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The keel is best described as a “long” fin, not a deep fin. This allows modest draft ideal for cruising, while still keeping the four tons of molten lead ballast as low as possible for maximum stability (comes up to only 18cm above the keel foot). The flare in the foot of the keel effectively creates a steel- encapsulated lead bulb. The design is immensely strong compared to fibreglass boats with bolt-on keels. All the benefits of a modern design with lead bulb ballast, but without the drawbacks.

Haul out at Scarborough Marina, Brisbane. Note the deep V-shape of the hull forward of the keel—this gives a soft re-entry to the hull when sailing to windward in rough seas—no noisy and disturbing pounding or slamming. Also, note there is a lot of boat sitting under the water. This is a blessing at anchor—shallow-bilge flat-bottomed modern fibreglass production yachts sit on the water, not in it, so are much less comfortable at anchor in rolly conditions.

This is a good view of the skeg-hung rudder. The rudder is often a vulnerable item in yachts. Masala’s rudder is a true cruising design with strong skeg for protection and three bearing points, including one at the very base of the rudder for maximum strength. This setup provides excellent directional stability at sea, which assists the autopilot to steer in rough conditions. Also note the substantial targa bar with solar panels and removable dinghy davits, and easy access to the water via the sugar scoop (even with the dinghy in place).

Ready for re-launching. Again note the deep V-shape of the hull forward and the fine bow for excellent windward performance. In summary, here you have a modern underwater profile with fine bow, fin keel, lead bulb ballast, windward ability, and plumb bow to give maximum waterline length and lots of speed, yet still retaining the best characteristics of classical design including soft motion and good directional stability. Offshore rated, and no keel maintenance required!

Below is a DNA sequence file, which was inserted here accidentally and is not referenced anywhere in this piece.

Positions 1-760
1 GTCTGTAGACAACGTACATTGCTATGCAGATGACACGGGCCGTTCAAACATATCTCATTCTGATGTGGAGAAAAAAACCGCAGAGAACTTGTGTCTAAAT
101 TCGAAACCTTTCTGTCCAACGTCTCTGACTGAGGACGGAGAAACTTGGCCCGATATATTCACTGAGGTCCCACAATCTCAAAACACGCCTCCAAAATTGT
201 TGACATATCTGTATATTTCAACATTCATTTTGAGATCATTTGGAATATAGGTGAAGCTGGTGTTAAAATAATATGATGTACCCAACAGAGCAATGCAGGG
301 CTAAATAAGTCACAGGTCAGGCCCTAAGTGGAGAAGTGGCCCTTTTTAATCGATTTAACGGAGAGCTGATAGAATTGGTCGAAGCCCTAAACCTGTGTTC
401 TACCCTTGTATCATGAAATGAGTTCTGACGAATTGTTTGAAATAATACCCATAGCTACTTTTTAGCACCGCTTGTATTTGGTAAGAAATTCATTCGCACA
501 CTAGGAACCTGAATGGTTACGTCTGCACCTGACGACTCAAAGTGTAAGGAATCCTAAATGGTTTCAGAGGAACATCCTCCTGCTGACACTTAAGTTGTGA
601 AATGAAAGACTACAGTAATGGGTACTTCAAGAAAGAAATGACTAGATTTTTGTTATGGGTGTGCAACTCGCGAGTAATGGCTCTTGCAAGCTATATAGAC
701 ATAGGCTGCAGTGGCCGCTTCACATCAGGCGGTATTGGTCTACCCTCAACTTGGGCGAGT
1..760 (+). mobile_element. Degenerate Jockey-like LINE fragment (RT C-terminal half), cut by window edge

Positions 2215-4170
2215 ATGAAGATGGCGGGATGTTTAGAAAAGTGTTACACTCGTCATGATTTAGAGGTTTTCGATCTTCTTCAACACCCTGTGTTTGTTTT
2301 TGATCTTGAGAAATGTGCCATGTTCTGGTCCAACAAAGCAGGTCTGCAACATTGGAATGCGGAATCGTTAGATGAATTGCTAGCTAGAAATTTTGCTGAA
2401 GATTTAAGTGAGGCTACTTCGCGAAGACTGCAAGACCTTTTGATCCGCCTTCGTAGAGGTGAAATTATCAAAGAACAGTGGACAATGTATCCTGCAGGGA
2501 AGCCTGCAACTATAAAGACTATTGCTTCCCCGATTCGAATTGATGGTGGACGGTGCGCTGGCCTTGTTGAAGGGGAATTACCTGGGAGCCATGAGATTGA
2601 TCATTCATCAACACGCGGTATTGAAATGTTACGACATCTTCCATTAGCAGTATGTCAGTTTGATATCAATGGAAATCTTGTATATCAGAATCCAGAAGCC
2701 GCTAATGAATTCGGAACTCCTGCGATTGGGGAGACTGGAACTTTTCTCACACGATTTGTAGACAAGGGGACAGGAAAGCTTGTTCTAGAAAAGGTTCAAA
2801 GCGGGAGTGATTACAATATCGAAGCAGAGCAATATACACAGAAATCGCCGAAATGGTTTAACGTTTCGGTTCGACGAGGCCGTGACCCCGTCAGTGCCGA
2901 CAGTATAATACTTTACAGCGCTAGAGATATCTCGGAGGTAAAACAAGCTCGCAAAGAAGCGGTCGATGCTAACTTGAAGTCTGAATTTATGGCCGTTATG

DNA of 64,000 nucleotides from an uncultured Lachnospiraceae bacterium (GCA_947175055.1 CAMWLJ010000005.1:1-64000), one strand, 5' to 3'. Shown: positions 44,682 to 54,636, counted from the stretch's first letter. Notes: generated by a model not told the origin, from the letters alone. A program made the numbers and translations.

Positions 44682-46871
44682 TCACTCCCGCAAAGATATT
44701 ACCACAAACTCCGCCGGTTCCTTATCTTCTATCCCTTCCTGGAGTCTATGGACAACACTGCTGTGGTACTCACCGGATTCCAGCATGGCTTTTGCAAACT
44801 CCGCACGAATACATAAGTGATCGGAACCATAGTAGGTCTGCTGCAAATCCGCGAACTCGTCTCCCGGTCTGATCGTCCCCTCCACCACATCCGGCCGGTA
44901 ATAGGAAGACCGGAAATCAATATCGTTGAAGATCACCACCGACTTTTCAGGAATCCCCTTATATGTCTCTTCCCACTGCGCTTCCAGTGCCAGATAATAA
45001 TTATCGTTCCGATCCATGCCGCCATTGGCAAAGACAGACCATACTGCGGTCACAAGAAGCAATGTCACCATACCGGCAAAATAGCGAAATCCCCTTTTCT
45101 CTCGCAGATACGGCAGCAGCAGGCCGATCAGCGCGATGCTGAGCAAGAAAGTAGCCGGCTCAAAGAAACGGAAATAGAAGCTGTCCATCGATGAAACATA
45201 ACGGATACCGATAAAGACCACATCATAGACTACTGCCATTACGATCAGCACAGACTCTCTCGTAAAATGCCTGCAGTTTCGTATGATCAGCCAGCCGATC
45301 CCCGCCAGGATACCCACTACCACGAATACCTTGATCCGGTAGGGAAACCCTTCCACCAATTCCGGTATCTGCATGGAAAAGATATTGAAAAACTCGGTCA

Shows the skeg supporting the drive shaft, and the original fixed three-blade propeller (now on board as a spare).

After professional hull preparation and spraying with 20 litres of top-of-the-range Jotun Sea Victor 50, with anti-slime agents. Remarkably there is almost no fairing of the hull below the waterline—the construction and welding of the hull is of the highest standard. Also shown is the professional application of Propspeed antifoul to the drive shaft and propeller.

      Pride of place goes to the new propeller—a 20" x 13" 3-blade Autostream stainless steel feathering unit. Forward and reverse pitch of the blades can be set separately, and can be adjusted under water if necessary. The propeller is set with coarse pitch in forward gear (for optimum motoring ability), and fine pitch in reverse (for extra stopping power and control when in confined spaces).

      The new propeller has improved sailing performance by 0.5 – 1 knot, with higher pointing ability. It is also quieter inside the boat when sailing because the propeller shaft and gearbox no longer rotate.